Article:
14 14 3. Software Engineering Another over-all view of the substance of software engineering was given. d Agapeyeff: An example of the kind of software system I am talking about is putting all the applications in a hospital on a computer, whereby you 23 get a whole set of people to use the machine. This kind of system is very sensitive to weaknesses in the software, particular as regards the inability to maintain the system and to extend it freely. Application programs Middleware Service Routines Compilers Control prog. Assemblers Figure 3. d Agapeyeff s Inverted Pyramid This sensitivity of software can be understood if we liken it to what I will call the inverted pyramid (see figure 3). The buttresses are assemblers and compilers. They don t help to maintain the thing, but if they fail you have a skew. At the bottom are the control programs, then the various service routines. Further up we have what I call middleware. This is because no matter how good the manufacturer s software for items like file handling it is just not suitable; it s either inefficient or inappropriate. We usually have to rewrite the file handling processes, the initial message analysis and above all the real-time schedulers, because in this type of situation the application programs interact and the manufacturers, software tends to throw them off at the drop of a hat, which is somewhat embarrassing. On the top you have a whole chain of application programs. The point about this pyramid is that it is terribly sensitive to change in the underlying software such that the new version does not contain the old as a subset. It becomes very expensive to maintain these systems and to extend them while keeping them live.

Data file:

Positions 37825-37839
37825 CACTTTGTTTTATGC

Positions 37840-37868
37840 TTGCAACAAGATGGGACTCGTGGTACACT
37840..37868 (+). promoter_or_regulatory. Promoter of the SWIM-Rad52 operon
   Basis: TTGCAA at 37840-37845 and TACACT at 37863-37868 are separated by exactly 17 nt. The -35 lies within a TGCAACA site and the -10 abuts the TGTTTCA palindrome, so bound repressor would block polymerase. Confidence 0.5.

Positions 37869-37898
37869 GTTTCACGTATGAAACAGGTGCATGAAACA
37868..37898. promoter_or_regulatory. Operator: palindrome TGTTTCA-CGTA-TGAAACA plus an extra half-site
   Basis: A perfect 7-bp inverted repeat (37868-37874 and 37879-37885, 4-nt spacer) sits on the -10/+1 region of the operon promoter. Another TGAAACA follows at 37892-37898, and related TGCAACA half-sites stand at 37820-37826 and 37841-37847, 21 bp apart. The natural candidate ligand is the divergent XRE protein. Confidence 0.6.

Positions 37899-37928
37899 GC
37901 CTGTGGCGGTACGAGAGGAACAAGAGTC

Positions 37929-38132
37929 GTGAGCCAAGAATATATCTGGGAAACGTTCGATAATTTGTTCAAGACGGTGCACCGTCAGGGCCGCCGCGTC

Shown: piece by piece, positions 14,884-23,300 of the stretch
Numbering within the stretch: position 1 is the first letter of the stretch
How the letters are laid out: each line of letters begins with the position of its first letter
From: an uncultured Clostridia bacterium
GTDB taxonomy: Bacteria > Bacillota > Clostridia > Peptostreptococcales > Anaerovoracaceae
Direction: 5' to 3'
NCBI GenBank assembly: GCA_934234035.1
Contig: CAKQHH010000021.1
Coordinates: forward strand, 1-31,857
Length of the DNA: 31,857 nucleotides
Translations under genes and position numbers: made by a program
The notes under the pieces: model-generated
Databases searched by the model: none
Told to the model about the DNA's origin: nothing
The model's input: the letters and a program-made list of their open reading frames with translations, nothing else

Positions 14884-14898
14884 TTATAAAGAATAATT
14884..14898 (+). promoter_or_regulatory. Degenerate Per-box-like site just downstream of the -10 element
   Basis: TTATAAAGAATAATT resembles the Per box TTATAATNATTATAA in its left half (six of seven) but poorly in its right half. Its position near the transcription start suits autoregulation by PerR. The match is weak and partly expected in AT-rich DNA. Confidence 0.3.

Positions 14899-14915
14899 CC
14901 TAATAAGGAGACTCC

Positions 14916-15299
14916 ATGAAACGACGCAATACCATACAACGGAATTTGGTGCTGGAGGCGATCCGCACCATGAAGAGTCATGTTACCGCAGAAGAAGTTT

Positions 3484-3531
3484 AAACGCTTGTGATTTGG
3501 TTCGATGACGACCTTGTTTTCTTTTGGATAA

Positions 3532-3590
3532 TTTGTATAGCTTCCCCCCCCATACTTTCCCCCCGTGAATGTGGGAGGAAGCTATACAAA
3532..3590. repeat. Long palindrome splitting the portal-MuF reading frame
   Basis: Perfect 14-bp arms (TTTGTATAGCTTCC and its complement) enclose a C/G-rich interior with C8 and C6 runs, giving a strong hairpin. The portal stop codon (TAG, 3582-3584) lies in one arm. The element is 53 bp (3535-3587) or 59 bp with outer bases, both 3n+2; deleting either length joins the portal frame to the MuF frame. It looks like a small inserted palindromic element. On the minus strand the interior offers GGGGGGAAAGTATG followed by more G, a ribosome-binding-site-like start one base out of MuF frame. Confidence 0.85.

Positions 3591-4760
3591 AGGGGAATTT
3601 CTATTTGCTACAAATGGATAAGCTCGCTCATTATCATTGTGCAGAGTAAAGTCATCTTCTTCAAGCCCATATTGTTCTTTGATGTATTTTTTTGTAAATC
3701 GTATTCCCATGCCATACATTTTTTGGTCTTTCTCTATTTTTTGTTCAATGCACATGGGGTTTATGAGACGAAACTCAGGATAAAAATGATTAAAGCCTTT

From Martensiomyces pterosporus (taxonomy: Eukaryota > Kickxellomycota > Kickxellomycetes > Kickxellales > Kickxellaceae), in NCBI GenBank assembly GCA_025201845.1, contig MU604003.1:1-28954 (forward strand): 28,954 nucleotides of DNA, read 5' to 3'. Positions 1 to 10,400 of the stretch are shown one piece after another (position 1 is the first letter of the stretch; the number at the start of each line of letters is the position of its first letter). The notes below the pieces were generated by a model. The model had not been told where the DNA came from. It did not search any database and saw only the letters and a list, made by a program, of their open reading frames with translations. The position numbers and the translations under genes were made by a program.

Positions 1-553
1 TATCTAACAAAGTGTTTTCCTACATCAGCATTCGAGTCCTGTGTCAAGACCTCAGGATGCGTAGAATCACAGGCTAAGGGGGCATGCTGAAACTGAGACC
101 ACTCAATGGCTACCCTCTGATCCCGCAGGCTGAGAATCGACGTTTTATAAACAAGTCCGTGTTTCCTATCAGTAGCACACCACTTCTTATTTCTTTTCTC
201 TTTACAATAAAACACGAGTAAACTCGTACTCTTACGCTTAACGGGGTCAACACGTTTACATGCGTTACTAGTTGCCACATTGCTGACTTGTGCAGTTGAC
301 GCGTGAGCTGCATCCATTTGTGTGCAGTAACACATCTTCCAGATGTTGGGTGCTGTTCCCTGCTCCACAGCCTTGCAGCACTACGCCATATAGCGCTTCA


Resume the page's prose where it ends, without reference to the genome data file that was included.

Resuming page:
15 3. Software Engineering SOFTWARE ENGINEERING MANAGEMENT AND METHODOLOGY Several participants were concerned with software engineering management and methodology, as exemplified by the following remarks. Kolence: (from On the interaction between software design techniques and software management problems)» A software design methodology is composed of the knowledge and understanding of what a program is, and the set of methods, procedures, and techniques by which it is developed. With this understanding it becomes obvious that the techniques and problems of software management are interrelated with the existing methodologies of software design.«d Agapeyeff: (from Reducing the cost of software)»programming is still too much of an artistic endeavour. We need a more substantial basis to be taught and monitored in practice on the: (i) (ii) structure of programs and the flow of their execution; shaping of modules and an environment for their testing; (iii) simulation of run time conditions.«kinslow: There are two classes of system designers. The first, if given five problems will solve them one at a time. The second will come back and announce that these aren t the real problems, and will eventually propose a solution to the single problem which underlies the original five. This is the system type who is great during the initial stages of a design project. However, you had better get rid of him after the first six months if you want to get a working system. Berghuis: (from The establishment of standard programming and management techniques throughout the development and production of software and their enforcement) 25» Independent software packages don t exist; they run on an equipment (hardware), they need procedures by which to be operated and that indicates that we have to define what a system, project, phase of a project, releases, versions, etc., mean. Also we have to consider the organisation from the point of view of developing systems and in fact we are faced with the differences between functional and project organisation. We are also faced with the difficulties of system-engineering. «Detailed information related to one particular, large project is given below. Harr: (from: The design and production of real-time software for Electronic Switching Systems):»In order to set the stage for a discussion on techniques for management of program design and production, I would like to first review with you the program design process. By program design process I mean all of the activities required to produce a documented, tested and working program. Regardless of how large or small a programming task is, it requires essentially the following sequence of steps: 1. The design process a. Specification of the complete hardware-software system. b. Definition of the functions to be performed by the program. c. Design and documentation of the master (overall) program plan. d. Subdivision of the large system program into manageable program blocks. e. At this point, the interfaces between the program blocks must be precisely defined and documented. Since the usual means of passing data between program jobs is via the use of data in the memory of the system, the fundamental program progress